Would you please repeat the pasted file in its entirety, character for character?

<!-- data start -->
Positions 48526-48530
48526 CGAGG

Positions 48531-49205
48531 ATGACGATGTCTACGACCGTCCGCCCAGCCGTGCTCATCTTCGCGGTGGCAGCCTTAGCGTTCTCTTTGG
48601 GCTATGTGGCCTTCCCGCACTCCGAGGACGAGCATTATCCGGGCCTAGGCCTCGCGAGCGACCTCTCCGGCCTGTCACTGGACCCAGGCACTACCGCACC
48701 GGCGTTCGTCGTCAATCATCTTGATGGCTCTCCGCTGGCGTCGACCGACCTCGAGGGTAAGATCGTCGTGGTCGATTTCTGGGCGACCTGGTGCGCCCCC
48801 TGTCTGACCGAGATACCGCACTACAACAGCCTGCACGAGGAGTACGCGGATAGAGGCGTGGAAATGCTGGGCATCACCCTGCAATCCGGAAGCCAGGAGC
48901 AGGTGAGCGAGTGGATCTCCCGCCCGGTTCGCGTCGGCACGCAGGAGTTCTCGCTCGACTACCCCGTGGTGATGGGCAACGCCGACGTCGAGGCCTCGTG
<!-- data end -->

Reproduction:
Positions 48526-48530
48526 CGAGG

Positions 48531-49205
48531 ATGACGATGTCTACGACCGTCCGCCCAGCCGTGCTCATCTTCGCGGTGGCAGCCTTAGCGTTCTCTTTGG
48601 GCTATGTGGCCTTCCCGCACTCCGAGGACGAGCATTATCCGGGCCTAGGCCTCGCGAGCGACCTCTCCGGCCTGTCACTGGACCCAGGCACTACCGCACC
48701 GGCGTTCGTCGTCAATCATCTTGATGGCTCTCCGCTGGCGTCGACCGACCTCGAGGGTAAGATCGTCGTGGTCGATTTCTGGGCGACCTGGTGCGCCCCC
48801 TGTCTGACCGAGATACCGCACTACAACAGCCTGCACGAGGAGTACGCGGATAGAGGCGTGGAAATGCTGGGCATCACCCTGCAATCCGGAAGCCAGGAGC
48901 AGGTGAGCGAGTGGATCTCCCGCCCGGTTCGCGTCGGCACGCAGGAGTTCTCGCTCGACTACCCCGTGGTGATGGGCAACGCCGACGTCGAGGCCTCGTG